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Melty mac and cheese grows up, goes gourmet

Forget the blue box, it's much tastier when you make your own

That childhood favorite, macaroni and cheese, has grown up and gone gourmet.
Getty Images file
By Cynthia Nims
MSNBC contributor
updated 6:02 p.m. ET Oct. 24, 2006

Macaroni and cheese is a dish that, in its simplicity, becomes all about balance. In texture, that means pasta that still has some tooth and cheesiness that’s also satiny smooth. The flavor should have a foundation of richness and a good contrast between creaminess and tang. Creamy, rich, satiny, delicious. And just a little decadent.

One of the best dishes of macaroni and cheese I ever made was one of those fleeting culinary experiences. Remnants from an after-dinner cheese plate lingered in the fridge after a recent dinner party and all I could think was “macaroni and cheese.” Together, the four or five varieties conspired to make a marvel of pasta-meets-cheese harmony. It made me realize that as good as a plain old cheddar mac is, the results are more compelling when a variety of cheeses are used, adding distinctive character to the dish.

S’Mac opened in New York City’s East Village neighborhood early this summer, not the first of the one-dish-wonder restaurants but one that has really hit a chord with customers. Sarita Ekya and husband Caesar co-own the restaurant, and she is also its namesake — “S’Mac” is short for “Sarita’s macaroni and cheese.” Amateur mac and cheese aficionados before opening the restaurant, the couple went pro by banking on the simple precept that everyone loves macaroni and cheese. And boy, do they.

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Everyone, says Sarita Ekya, considers himself or herself an expert on this ubiquitous dish, and they freely offer advice on its perfect elements. But after plenty of trial and errors, Sarita’s got her bases covered.

The house pasta is Barilla’s twisted elbow macaroni. “The little curl in the pasta holds sauce much nicer, which is what it’s all about,” she explains.

On the cheese side, Ekya uses American, cheddar, Muenster, Manchego, Parmesan, and mozzarella in various combinations for just the right balance of flavor and creaminess.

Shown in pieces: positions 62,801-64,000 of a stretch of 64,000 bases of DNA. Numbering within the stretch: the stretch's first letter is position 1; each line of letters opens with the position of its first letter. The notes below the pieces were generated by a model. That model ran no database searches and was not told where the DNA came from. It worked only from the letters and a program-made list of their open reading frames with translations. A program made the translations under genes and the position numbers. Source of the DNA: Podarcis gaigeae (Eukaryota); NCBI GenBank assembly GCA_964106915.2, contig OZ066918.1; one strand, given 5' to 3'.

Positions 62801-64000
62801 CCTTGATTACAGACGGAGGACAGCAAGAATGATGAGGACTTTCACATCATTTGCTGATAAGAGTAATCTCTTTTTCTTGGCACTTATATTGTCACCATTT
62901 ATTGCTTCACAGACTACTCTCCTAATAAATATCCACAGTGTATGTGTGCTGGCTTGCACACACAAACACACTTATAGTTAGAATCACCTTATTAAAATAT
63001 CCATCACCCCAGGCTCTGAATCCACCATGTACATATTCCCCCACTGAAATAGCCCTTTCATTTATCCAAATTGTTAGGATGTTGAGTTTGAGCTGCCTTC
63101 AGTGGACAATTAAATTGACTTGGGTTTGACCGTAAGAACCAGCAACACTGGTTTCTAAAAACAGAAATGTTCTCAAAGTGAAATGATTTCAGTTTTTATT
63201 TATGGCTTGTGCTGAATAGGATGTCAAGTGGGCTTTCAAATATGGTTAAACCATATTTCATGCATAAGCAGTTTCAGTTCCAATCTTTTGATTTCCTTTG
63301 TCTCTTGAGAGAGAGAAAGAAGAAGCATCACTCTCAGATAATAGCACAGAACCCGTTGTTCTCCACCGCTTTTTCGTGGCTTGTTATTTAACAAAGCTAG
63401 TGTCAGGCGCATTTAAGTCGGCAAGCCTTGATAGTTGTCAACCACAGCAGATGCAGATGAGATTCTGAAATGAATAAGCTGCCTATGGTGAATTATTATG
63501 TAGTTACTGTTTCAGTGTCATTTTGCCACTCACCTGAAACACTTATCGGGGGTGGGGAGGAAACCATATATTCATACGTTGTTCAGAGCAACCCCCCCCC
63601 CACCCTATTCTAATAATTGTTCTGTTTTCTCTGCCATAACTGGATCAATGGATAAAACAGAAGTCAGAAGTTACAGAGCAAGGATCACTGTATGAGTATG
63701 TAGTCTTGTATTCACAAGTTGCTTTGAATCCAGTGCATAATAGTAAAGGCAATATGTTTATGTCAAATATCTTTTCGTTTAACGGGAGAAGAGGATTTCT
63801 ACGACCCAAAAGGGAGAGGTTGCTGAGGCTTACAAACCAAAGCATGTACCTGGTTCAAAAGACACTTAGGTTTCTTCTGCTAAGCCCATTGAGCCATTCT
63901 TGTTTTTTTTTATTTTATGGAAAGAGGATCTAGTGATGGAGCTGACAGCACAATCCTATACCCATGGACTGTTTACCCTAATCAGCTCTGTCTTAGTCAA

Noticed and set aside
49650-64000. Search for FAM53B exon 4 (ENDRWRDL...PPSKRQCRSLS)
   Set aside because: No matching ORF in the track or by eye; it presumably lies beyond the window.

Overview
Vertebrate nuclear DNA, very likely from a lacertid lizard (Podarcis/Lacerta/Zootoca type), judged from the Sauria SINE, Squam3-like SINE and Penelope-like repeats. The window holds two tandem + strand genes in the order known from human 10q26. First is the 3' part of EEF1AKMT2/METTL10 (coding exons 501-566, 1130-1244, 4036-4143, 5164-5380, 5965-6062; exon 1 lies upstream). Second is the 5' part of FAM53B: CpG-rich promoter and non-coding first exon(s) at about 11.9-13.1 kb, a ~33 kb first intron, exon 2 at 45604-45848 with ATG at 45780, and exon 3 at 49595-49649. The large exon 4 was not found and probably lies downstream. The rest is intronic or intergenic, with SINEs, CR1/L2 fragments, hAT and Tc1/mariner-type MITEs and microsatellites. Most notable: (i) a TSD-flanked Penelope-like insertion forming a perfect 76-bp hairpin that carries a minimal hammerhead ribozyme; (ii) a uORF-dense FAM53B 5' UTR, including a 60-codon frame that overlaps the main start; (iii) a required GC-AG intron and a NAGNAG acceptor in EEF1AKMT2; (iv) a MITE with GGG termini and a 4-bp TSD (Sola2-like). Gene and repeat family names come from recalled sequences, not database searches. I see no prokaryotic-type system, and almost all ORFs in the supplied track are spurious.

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Seattle’s most pedigreed macaroni and cheese can be found in the historic Pike Place Market. Beecher’s Handmade Cheese brings in local milk almost daily to make cheese on the spot. Since opening three years ago, they’ve been selling a decadent mac and cheese, which has earned raves in both the New York Times and Washington Post.

“It’s important to undercook the pasta pretty dramatically,” hints Kurt Dammeier, Beecher’s founder and owner. He suggests undercooking “by about half so it’s still a little crunchy in the middle.”

The pasta will continue to soften during baking, absorbing cheese sauce along the way, so don’t be skimpy with the sauce-to-pasta ratio. The cheese of choice at Beecher’s is their cheddar-like Flagship, aged one year to a delicious nuttiness, balanced with mild, creamy Just Jack.

Béchamel sauce is the binder that makes the marriage of pasta and cheese work. The simple butter and flour-thickened sauce is a vehicle for the melting cheese, without which it would simply clump rather than swathing the pasta in luxurious cheesiness.

When making mac and cheese at home, Dammeier just chunks up the cheese with his fingers, not bothering with grating, and moves the pan on and off the gentle heat as needed, stirring until the cheese is fully melted.

One look at S’Mac’s menu and you get the idea that there are countless ways to play with macaroni and cheese. They’ve got everything from the Cheeseburger with ground beef, onions, mustard and ketchup, to the Brie, which features that silky cheese blended with figs, shiitakes and rosemary. You can even build your own, adding such options as bacon, roasted garlic, kalamata olives, andouille sausage and roasted tomatoes. They recently introduced specials to their menu, the first Masala Mac, with Indian influences coming from cumin, fresh cilantro, tomato and turmeric.

Dammeier says that one of the most phenomenal macaroni and cheeses he ever made at home had Dungeness crabmeat in the mix. Going the extra mile, he made a crab stock from the shells and used it in the béchamel sauce in place of milk. “It was pretty serious,” he admits. The recipe was so good, it will be included in a cookbook he’s working on (due out summer 2007).

No matter how many upgrade points you add to the basic recipe, no matter what type of pasta you use, no matter how many miles the imported fromage had to travel to get to your kitchen, it will still always be macaroni and cheese. And I don’t think we’d want it any other way.

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